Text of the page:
- Class I motors have longer lap joints, tighter fits, and longer flame paths so that if an explosion does occur in the motor, it’s contained in the motor and flames coming out through the joints are cooled enough to be extinguished. They may be bolted by hardened steel bolts.
- Motors used in atmosphere of less than -25°C require still stronger construction features because of the extra stresses, also because of the increase in the density of the environment. The amount of energy required to cause an explosion is more, but the explosion is of much greater intensity. Standard explosion-proof motors are not useable below -25oC without special UL testing, approval, and marking.
- Class II motors have bearing dust seals.
- Non-sparking fan made of aluminum, bronze, or plastic is used to prevent friction sparks in case of any small stones or metal objects getting into the air stream and bouncing off fan blades, and to prevent the build-up of static electrical charge which could generate a spark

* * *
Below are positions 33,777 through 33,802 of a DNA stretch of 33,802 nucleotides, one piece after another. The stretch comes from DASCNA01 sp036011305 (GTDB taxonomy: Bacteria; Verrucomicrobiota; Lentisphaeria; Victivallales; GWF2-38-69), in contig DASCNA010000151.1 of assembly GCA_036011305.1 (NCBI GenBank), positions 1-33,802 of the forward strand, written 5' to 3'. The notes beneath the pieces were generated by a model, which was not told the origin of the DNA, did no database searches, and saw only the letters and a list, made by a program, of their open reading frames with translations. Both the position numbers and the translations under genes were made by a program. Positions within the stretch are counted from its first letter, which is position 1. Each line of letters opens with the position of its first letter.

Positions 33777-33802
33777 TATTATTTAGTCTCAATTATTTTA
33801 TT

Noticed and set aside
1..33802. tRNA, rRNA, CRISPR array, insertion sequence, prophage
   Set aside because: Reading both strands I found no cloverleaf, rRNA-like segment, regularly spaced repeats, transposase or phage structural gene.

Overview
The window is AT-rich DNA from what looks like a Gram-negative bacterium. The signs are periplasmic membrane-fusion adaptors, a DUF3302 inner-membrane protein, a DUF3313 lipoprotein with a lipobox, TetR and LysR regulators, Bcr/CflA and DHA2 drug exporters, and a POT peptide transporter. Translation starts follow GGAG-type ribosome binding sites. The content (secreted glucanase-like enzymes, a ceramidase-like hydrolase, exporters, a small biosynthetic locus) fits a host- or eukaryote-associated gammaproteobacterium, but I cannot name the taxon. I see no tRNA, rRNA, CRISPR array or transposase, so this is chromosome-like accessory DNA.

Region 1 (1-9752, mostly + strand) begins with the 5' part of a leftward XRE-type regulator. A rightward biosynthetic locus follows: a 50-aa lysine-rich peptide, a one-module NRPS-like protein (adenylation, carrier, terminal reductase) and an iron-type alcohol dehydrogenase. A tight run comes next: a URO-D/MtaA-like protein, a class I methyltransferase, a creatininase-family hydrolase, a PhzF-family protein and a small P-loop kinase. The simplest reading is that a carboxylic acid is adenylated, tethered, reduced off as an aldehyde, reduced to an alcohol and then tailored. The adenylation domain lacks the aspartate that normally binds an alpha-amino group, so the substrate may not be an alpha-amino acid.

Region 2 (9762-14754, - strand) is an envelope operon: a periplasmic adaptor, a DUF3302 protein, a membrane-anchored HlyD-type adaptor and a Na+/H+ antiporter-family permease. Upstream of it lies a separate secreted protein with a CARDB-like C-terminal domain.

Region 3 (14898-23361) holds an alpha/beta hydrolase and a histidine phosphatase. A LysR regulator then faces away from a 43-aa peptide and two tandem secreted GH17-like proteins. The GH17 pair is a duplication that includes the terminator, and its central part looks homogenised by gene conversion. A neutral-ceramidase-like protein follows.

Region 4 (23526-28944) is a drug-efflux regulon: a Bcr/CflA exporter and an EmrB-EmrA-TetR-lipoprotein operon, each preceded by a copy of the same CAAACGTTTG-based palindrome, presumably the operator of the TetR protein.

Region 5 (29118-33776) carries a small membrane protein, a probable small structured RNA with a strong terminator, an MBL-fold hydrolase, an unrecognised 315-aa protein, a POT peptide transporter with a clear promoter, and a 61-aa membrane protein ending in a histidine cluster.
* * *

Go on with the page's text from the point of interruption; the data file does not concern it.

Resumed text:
View Substances and Atmospheres Chart
Special Information for User:
U.L. does not offer any standards on Division 1 Class 1 Groups A and B.
U.L. does not offer any standards on Division 2 motors.
U.L. does not offer any standards on Class III motors.
U. L. does not offer any standards for motors used below ambient temperatures of -25°C, but will conduct individual tests at whatever low ambient is desired.
Motors rated ¾ HP and less may have internally mounted automatic thermal overload. Caution should be observed when applying these to the machinery as automatic thermal overload resets and starts the motor.
Motors rated 1 HP and more may have thermostats on the windings which are pilot circuit devices only to be connected into the magnetic starter circuit.
Open motors can only be used in Division 2 location.